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Contact: Sr. Cpl. Carl Winckoski, Division of Fish and Wildlife Enforcement, 302-739-9913 or 302-542-2115 or Joanna Wilson, DNREC Public Affairs, 302-739-9902 

Fish and Wildlife Enforcement’s K-9 Warden remembered 

DNREC Fish & Wildlife Enforcement K-9 Warden, 2005-2014DOVER (Aug. 8, 2014) – Since joining DNREC’s Natural Resources Police, Division of Fish and Wildlife Enforcement in 2006, K-9 Warden followed his outstanding nose and canine athleticism afield to track poachers and other law-breakers, uncover evidence and lead rescuers in locating the lost and missing.

On Sunday, Aug. 3, just a week before his formal retirement from the work he loved and excelled at, the nearly 10-year-old black Labrador retriever died at home with his longtime Fish and Wildlife Enforcement partner, Lt. Casey Zolper. 

“For eight years, K-9 Warden was a very valuable member of our team and of our law enforcement family, and we honor him for his service to the people of Delaware,” said Fish and Wildlife Enforcement Chief Robert Legates.

Lt. Zolper and Warden became partners in the spring of 2006. At that time, and after more than two years of research, Zolper had a plan approved by his superiors to start Delaware’s first-ever fish and wildlife K-9 team. Warden was donated by local dog trainer Bill Wolter, and training for Zolper and Warden was funded by donations from Owens Station hunting preserve, the Dewey Beach Lions Club and the National Wild Turkey Federation.

DNREC’s new K-9 unit graduated in June 2006 from an intensive, 400-hour, 10-week training course conducted by the Florida Fish and Wildlife Conservation Commission. Certified by the United States Police Canine Association, Florida’s nationally-recognized training program focuses on follow-your-nose canine conservation detective work with hunting dog breeds, rather than the more familiar bite-and-hold-the-suspect police dog training with German shepherds. Through voice-command, praise-focused training, Warden learned to apply his highly sensitive nose to find and follow scents in tracking, evidence recovery and wildlife detection.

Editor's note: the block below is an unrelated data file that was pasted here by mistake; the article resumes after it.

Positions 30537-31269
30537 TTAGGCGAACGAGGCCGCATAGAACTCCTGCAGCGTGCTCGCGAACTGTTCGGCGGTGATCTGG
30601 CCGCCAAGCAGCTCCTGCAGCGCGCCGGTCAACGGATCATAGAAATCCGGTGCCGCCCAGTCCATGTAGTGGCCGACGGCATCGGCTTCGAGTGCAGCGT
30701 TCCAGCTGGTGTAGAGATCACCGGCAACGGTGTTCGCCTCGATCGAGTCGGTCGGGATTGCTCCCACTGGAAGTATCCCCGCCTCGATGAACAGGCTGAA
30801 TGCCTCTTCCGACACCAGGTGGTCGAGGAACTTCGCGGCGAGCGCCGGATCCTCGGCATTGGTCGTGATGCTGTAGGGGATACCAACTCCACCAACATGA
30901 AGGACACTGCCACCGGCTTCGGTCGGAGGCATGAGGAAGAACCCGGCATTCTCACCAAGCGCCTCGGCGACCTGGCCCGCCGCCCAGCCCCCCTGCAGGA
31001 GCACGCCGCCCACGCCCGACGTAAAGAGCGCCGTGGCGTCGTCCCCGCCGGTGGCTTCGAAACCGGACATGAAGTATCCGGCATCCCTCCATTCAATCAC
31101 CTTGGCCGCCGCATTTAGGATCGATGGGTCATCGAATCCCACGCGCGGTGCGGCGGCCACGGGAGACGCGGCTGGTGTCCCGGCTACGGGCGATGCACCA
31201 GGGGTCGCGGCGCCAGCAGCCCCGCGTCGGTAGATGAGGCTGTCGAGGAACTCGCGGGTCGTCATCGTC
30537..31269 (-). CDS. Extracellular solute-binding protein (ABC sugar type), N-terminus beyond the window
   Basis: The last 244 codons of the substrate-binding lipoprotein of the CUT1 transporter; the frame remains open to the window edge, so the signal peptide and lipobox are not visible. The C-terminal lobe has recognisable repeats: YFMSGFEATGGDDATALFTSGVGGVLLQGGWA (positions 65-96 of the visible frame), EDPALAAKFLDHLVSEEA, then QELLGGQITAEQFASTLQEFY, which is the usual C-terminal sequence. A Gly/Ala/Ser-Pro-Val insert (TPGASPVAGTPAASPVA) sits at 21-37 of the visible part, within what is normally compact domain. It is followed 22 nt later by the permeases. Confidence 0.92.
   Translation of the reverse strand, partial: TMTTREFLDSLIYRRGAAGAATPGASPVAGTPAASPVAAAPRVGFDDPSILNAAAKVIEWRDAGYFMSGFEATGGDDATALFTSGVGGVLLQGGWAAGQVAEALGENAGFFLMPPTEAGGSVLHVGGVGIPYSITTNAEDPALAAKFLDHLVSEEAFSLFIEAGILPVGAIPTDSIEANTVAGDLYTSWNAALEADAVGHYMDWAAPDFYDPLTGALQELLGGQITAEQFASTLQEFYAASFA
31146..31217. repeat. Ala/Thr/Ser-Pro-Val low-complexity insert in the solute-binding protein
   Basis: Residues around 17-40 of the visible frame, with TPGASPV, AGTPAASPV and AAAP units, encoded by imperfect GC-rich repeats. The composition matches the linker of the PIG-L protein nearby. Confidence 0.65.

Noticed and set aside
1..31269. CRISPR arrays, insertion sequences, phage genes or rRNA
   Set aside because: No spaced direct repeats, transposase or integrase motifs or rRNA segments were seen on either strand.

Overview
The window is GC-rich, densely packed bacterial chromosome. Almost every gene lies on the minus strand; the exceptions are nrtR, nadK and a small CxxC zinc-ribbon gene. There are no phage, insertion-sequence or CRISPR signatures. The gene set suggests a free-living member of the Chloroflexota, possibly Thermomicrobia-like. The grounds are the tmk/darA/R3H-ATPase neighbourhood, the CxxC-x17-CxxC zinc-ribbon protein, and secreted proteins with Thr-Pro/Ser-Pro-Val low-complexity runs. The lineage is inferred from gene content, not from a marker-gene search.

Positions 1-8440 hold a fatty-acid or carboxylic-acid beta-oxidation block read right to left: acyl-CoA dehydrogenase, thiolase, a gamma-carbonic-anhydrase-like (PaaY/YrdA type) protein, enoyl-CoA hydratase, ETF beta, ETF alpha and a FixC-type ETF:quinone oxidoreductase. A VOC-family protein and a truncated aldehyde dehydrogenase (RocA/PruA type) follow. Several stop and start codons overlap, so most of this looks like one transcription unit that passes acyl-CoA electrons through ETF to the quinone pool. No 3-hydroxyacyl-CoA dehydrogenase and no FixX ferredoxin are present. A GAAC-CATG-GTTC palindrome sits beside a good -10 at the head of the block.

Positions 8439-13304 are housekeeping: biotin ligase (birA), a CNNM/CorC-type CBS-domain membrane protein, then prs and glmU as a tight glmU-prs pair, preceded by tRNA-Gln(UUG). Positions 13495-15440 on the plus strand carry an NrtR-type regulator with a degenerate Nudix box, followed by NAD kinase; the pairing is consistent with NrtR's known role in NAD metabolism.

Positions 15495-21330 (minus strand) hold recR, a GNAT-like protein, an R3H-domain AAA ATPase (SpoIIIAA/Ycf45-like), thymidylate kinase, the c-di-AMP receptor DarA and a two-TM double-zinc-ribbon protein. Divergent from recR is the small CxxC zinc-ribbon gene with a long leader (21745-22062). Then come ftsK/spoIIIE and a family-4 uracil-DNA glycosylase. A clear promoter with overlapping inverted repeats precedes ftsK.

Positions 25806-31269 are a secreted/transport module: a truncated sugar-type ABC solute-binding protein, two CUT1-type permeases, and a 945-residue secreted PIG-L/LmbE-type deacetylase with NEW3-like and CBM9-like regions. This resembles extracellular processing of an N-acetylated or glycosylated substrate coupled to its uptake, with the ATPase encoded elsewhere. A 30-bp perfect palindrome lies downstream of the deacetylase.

During their eight years on the job together, Warden and Zolper sharpened and expanded the K-9’s skill set through quarterly training with other fish and wildlife K-9 teams from neighboring states, including two Florida classmates who work for Maryland Natural Resources Police. For example, Zolper trained Warden to alert on the scent of river herring to help in locating illegally-caught herring.

Lt. Casey Zolper and his Fish & Wildlife Enforcement K-9 partner, Warden, who was on the job more than 8 years for DNREC Warden proved his skills on a wide variety of cases, from search and rescue (SAR) to natural resource cases to criminal cases. He tracked all types of articles, people and wildlife, including doves, turkeys, ducks and deer. His working ability helped locate marijuana growing in state wildlife areas, tracked missing and wanted persons, and found key evidence in criminal cases, including firearms, ammunition and even a personal item related to an attempted homicide.

In one case, Zolper and Warden were called to assist Delaware State Police in their search for a person believed to be suicidal. Using his specialized training in tracking, K-9 Warden worked with the man’s scent taken from his vehicle and a slipper, and quickly located the man, who was unconscious during the middle of winter, in a large wooded area. After the man was found by Warden, he was transported to a hospital, treated and stabilized.

When Lt. Zolper and his partner were not working in the field, Warden often served as Fish and Wildlife Enforcement’s K-9 ambassador, demonstrating his unique skills at schools, attending statewide community events and assisting Zolper in introducing children and adults to Fish and Wildlife-specific law enforcement techniques.

On duty, Warden was Zolper’s partner and all business, wearing his own badge on his camouflage police dog collar. However, at the end of the workday, the good-natured K-9 agent was all about spending his down time with his family, especially Zolper’s 4-year-old daughter. “Warden was a great partner on the job, and a big part of my family at home,” Zolper said. “He will be missed both professionally and personally.”

Vol. 44, No. 270

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